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How do I Treat Facial Shingles?

By Jennifer Voight
Updated Mar 03, 2024
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Shingles is a disease caused by the herpes zoster virus, the same virus that causes chickenpox. Sometimes after a person contracts chickenpox, the virus may lie dormant in the nerves and reappear years later as a painful, blistering rash called shingles. When the virus infects the facial nerve and causes symptoms in the face, it’s called facial shingles, or Ramsay Hunt Syndrome. Although there is no cure, there are numerous effective treatments available to shorten the duration of facial shingles and relieve symptoms.

Facial shingles may begin with flu-like symptoms and a fever. Blisters develop a short time later in a stripe or band across one side of the face. Symptoms may be present in facial shingles that are not present in shingles infections in other parts of the body. These symptoms can include impaired speech, pain in the ear, neck, or head, altered sense of taste, sensitivity to sound, vertigo, dry mouth, and facial weakness or paralysis. It usually is important to see a doctor as soon as facial shingles are suspected to minimize the duration of the illness and treat symptoms.

Once facial shingles is diagnosed, a doctor may prescribe medication. Since patients with facial shingles are at a higher risk for some complications than patients with shingles in other parts of the body, a doctor may prescribe an antiviral medication. Pain can be treated with prescription pain medication, skin creams, antidepressants, and antihistamines. Doctors may treat facial weakness with physical therapy. If the eyelid has difficulty closing, the doctor may inject botulinum toxin type A (Botox®) into the upper eyelid.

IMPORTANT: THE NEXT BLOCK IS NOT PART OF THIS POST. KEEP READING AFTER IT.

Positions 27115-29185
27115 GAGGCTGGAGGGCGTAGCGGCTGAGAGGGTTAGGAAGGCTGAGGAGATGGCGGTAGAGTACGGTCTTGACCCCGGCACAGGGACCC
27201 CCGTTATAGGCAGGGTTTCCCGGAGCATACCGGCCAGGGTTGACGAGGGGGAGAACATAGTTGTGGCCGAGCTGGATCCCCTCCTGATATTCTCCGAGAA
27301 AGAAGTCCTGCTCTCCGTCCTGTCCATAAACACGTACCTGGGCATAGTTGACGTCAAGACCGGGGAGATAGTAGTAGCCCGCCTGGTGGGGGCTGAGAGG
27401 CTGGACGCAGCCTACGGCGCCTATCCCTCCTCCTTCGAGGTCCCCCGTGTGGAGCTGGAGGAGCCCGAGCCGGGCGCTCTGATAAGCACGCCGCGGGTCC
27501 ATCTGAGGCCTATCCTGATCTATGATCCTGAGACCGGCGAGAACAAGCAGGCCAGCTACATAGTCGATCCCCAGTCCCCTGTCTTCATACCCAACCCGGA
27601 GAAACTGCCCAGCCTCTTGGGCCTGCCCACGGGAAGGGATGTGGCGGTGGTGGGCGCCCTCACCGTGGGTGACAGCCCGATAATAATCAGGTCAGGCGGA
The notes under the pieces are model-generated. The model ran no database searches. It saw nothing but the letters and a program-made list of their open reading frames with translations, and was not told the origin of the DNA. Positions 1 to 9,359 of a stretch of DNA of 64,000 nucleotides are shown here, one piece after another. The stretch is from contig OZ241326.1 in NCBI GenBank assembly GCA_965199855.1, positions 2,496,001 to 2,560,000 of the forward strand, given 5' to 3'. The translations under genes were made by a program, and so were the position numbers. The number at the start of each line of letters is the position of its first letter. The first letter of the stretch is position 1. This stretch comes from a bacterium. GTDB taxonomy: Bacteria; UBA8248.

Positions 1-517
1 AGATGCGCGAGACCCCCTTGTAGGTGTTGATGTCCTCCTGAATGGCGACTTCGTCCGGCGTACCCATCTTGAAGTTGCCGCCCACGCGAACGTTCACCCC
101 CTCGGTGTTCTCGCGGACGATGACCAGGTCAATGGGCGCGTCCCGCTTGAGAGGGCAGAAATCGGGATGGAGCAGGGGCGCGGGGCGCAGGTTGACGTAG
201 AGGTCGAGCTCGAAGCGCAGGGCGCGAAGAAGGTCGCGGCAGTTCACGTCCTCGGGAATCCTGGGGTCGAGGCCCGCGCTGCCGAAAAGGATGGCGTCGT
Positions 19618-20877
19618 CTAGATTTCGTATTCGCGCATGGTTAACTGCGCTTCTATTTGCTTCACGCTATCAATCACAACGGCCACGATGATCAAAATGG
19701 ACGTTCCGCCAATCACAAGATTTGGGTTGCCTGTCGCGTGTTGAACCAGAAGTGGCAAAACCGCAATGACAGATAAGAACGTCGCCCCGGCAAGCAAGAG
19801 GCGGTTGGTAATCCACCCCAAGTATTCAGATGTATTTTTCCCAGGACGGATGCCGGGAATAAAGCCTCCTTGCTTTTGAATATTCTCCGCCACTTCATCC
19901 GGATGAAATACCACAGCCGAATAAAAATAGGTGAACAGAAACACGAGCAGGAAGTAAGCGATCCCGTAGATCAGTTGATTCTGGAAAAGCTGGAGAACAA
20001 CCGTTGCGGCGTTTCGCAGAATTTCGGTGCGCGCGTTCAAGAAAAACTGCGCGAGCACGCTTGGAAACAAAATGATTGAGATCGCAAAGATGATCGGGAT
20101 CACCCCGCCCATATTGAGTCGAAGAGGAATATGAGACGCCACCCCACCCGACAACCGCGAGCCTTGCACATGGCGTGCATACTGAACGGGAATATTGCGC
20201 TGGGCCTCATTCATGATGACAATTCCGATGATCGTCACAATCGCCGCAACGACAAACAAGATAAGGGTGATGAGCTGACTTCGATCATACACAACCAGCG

At home, patients can relieve discomfort by applying cold compresses to the blisters and keeping them covered with gauze. An oatmeal bath may relieve pain and itching. Patients typically should rest until the fever is gone and apply skin creams, such as lidocaine or calamine lotion, as needed.

Shingles most commonly affects the elderly, people under stress, and people with weakened immune systems. Anyone suffering from shingles generally should avoid anyone whose immune system may be compromised. This includes anyone who has never had chickenpox, the elderly, pregnant women, and newborn babies. The virus that causes shingles will not spread shingles, but it can cause chickenpox in someone who has never had chickenpox or had the vaccine.

Patients with facial shingles are at a greater risk of some shingles complications. In some patients, the shingles virus may infect the nerve in the eye, or ophthalmic nerve, causing painful swelling and temporary loss of vision. Although shingles usually heals on its own within 3 to 5 weeks, sometimes complications, such as postherpetic neuralgia, may cause pain and headaches for months or years.

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Discussion Comments
By Rotergirl — On Jul 29, 2014

About the only thing you can do for facial shingles, besides getting to the doctor and taking your medicine, is using lidocaine patches for pain, and calamine lotion to help soothe the skin.

I'd also probably try the lotion made from collodial oatmeal. It's good stuff and does soothe the skin. Oatmeal baths in general are good, too.

Keep the lidocaine patches in the fridge and the cool will feel wonderful on the skin lesion. Don't try to brave shingles out. Go to the doctor.

By Pippinwhite — On Jul 28, 2014

The second you suspect shingles, get to the doctor. When my mom had them, she knew it when she woke up, and she went to the doctor immediately. He said that every hour you wait means a more severe case. She went right then. I think she had one lesion on her cheek, but that was all. She started on the antiviral medication right then. She did have some on her neck and behind her ear, but again, she caught it early and didn't mess around about getting to the doctor.

She did have some lidocaine patches she used when the lesions really bothered her, but overall, she had a pretty light case, with not many after effects.

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